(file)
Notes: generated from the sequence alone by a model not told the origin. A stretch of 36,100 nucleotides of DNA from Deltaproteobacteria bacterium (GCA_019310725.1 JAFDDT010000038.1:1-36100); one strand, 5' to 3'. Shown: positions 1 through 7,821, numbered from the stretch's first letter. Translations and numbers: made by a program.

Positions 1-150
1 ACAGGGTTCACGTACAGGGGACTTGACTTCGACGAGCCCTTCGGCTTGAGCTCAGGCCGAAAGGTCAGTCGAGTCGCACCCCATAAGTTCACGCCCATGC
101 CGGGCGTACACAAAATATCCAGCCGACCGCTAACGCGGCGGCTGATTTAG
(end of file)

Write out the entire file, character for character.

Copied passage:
Notes: generated from the sequence alone by a model not told the origin. A stretch of 36,100 nucleotides of DNA from Deltaproteobacteria bacterium (GCA_019310725.1 JAFDDT010000038.1:1-36100); one strand, 5' to 3'. Shown: positions 1 through 7,821, numbered from the stretch's first letter. Translations and numbers: made by a program.

Positions 1-150
1 ACAGGGTTCACGTACAGGGGACTTGACTTCGACGAGCCCTTCGGCTTGAGCTCAGGCCGAAAGGTCAGTCGAGTCGCACCCCATAAGTTCACGCCCATGC
101 CGGGCGTACACAAAATATCCAGCCGACCGCTAACGCGGCGGCTGATTTAG